A man's body lay sprawled across the doorway to the Lamont Limelight.
Clarence Camden--owner and publisher of the weekly newspaper--stared down in dismay at the pathetic drunk who blocked the way into his office. He did not, for a moment, believe the man was dead, as an occasional nasal snort emitted from the reeking heap of filthy rags and even filthier flesh crumpled at his feet. But the intruder was out cold and effectively barred his way in.
Finally, he reached across the inert body and turned his key in the lock. He was not a small man, so making his way through the door, briefcase in hand, while avoiding any contact with the smelly bundle of humanity on the ground, was no easy task. Inside, he discarded the leather case and turned back to his immediate problem.
Kneeling on one knee, Clarence did not shake the man. Such an action would have required touching him, and unfortunately, the odor emanating from the ground discouraged contact of any kind. He spoke loudly.
"Hey! Hey, mister! Are you all right?"
No response. Clarence groaned and pulled a pair of driving gloves from his coat pocket, slipping them on with an unpleasant grimace. Even gloved, he allowed his hand only tentative contact with the other man's shoulder, administering a half-hearted shake.
"Wake up, sir! You have to move on now."
His visitor rolled over onto his back and continued to snore. His new position revealed a face that could have used a shave several days earlier. The movement also stirred up a stench that sent Clarence rocking backward in distaste.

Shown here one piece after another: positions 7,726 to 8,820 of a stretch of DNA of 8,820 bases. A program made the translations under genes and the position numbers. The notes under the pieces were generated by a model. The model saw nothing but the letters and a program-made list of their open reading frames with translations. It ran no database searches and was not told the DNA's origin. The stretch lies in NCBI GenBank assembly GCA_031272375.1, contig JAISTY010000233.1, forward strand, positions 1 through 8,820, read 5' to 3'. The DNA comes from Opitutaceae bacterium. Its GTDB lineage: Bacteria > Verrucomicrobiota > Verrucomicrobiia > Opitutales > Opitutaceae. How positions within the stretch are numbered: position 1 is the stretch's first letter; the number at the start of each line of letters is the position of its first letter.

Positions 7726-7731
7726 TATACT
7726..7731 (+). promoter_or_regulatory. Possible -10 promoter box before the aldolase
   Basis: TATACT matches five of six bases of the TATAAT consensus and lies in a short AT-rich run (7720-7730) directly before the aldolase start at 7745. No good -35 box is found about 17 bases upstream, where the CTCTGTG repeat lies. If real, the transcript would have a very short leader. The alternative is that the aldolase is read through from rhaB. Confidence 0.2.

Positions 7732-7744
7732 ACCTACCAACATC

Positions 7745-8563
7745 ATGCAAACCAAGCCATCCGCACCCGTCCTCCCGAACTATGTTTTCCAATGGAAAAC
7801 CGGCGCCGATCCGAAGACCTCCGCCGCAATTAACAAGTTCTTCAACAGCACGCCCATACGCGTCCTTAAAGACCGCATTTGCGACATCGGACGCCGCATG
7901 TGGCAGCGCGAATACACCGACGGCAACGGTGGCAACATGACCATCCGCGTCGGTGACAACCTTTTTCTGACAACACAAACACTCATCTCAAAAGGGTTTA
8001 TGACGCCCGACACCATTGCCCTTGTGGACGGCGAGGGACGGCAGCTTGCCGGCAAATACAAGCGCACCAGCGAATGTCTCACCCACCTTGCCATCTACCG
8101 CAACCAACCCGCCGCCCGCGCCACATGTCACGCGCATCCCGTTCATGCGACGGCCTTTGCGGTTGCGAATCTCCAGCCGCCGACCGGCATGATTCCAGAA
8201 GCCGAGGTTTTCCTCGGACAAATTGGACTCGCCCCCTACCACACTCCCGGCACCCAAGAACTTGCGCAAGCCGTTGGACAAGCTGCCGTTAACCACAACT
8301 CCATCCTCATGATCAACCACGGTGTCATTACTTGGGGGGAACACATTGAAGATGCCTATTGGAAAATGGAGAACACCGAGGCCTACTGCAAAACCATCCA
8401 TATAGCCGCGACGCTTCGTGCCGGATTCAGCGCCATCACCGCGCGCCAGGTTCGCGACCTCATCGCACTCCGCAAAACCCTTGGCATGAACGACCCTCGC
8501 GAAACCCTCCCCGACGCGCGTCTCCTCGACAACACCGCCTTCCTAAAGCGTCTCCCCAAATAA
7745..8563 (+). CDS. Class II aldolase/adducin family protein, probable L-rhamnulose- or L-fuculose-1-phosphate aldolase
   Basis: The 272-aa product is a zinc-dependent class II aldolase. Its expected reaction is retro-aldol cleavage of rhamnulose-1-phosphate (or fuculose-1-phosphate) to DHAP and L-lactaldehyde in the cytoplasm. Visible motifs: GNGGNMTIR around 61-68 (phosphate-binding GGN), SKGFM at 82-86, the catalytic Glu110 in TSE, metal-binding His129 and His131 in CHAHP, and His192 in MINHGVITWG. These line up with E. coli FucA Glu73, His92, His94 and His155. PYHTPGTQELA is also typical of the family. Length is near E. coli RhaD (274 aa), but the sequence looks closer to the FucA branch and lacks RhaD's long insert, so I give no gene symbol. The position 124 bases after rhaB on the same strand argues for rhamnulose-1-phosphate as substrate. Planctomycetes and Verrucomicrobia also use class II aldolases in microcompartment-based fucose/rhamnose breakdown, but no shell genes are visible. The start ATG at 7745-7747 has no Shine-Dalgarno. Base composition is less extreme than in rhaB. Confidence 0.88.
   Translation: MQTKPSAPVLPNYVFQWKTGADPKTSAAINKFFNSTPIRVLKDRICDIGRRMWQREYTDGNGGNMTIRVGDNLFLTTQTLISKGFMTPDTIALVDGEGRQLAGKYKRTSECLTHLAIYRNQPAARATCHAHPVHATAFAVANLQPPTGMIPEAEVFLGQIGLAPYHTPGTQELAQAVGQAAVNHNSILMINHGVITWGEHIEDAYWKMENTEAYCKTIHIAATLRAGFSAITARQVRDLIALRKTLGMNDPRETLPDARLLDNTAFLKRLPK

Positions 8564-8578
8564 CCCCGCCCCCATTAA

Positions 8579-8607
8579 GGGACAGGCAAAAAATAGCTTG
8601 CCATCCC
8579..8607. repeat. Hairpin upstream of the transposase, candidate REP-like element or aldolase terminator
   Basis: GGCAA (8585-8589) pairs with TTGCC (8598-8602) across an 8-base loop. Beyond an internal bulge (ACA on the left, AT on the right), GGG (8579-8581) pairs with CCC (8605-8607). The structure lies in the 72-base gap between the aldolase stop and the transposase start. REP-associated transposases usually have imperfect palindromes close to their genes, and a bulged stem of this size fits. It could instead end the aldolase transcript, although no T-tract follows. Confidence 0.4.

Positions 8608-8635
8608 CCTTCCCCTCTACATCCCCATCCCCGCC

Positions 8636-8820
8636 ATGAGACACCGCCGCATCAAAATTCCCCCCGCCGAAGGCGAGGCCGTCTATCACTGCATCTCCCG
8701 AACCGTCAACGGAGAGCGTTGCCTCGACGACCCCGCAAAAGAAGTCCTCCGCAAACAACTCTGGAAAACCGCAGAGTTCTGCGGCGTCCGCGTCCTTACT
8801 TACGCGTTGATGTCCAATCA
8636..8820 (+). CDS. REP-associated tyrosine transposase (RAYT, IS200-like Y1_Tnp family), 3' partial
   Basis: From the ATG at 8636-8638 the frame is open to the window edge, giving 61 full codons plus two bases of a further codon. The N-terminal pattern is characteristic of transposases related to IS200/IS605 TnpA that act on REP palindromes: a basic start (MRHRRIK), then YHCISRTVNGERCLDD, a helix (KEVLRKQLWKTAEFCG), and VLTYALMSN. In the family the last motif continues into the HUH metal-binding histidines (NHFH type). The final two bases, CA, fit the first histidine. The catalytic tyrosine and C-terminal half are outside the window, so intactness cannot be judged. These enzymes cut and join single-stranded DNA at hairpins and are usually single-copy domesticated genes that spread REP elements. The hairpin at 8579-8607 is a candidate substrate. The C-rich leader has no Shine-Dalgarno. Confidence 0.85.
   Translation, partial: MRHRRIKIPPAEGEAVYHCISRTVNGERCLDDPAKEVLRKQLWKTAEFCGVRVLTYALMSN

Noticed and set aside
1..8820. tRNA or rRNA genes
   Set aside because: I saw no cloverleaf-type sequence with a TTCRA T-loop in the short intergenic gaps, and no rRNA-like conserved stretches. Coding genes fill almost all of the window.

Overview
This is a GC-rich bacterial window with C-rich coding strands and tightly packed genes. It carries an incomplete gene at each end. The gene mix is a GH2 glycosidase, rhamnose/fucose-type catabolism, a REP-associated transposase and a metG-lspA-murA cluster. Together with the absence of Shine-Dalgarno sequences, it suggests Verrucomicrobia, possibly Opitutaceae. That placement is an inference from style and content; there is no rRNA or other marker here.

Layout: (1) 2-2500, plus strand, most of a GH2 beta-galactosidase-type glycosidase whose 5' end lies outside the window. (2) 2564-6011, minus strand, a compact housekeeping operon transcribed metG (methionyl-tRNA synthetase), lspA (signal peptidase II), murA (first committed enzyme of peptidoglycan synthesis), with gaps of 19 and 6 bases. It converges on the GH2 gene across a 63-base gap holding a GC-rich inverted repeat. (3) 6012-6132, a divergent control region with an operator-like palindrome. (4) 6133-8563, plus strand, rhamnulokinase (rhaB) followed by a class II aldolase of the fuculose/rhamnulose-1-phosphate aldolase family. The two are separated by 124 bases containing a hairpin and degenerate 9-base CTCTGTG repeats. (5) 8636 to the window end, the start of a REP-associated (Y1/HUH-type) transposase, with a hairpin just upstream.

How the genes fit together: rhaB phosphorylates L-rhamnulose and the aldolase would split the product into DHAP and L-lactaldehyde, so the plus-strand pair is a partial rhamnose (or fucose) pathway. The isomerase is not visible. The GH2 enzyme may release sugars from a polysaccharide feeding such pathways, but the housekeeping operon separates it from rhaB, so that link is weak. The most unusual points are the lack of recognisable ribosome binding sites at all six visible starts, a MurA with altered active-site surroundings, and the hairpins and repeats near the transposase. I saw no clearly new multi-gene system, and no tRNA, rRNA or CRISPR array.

"That's it," he muttered. "No more mollycoddling!"
With that, he stood and made his way to a small room behind the front office, emerging a moment later holding a large pitcher in both hands. At the open doorway, he stood scowling down at his uninvited guest.
"I hate to do this, mister, but I've got a business to run here." With that, Clarence dashed the frigid contents of the container full in the sleeping man's stubbly face.
It elicited precisely the reaction he had hoped for, as the pathetic fellow's eyes snapped open. He sat up, sputtering and cursing.
"I'm sorry to interrupt your slumber, sir." Clarence calmly watched as his erstwhile incapacitated visitor struggled to rise from his now soggy place on the ground.
"Allow me to introduce myself. I'm Clarence Camden, the owner of this establishment, which I fear you mistook for a free motel. I need you to kindly remove yourself from my doorway, so that others may enter without climbing over your body, which--forgive me for saying so--is far from a pleasant olfactory experience."
On his feet now, if a bit unsteady, the other man sent him a baleful glare.
"What'choo talkin' about, man? I don't understand your fancy, high-falutin words, so don't waste 'em on me. Why in blazes are you tryin' to freeze my rear off with that icy water? Talk about rude, mister--that was cold!"
Clarence was unperturbed by the onslaught of verbal wrath.
"I have already explained my actions. You were blocking the door to my place of business. I had to climb over you to get inside. And since I see you prefer a bit plainer language, may I just suggest that a bath is definitely in order? Your stench is quite intolerable to any sensitive nostril!"
"Well, excuse me!"
The offensive, and at the moment, highly offended, visitor's eyes flashed in anger, and Clarence found himself taken aback by their unexpected beauty. Golden, they were. No other word for it. Not brown, although that's probably how the man himself, with his preference for a simpler use of the English language, would define them.
They were large and framed by lashes so thick and dark that even Clarence, not as a rule given to studying the facial features of other men, couldn't help but notice. And they were not brown, not yellow, but somewhere in between. Even "amber" was only adequately descriptive. Golden. That was the only precise way to describe this man's unusual eyes.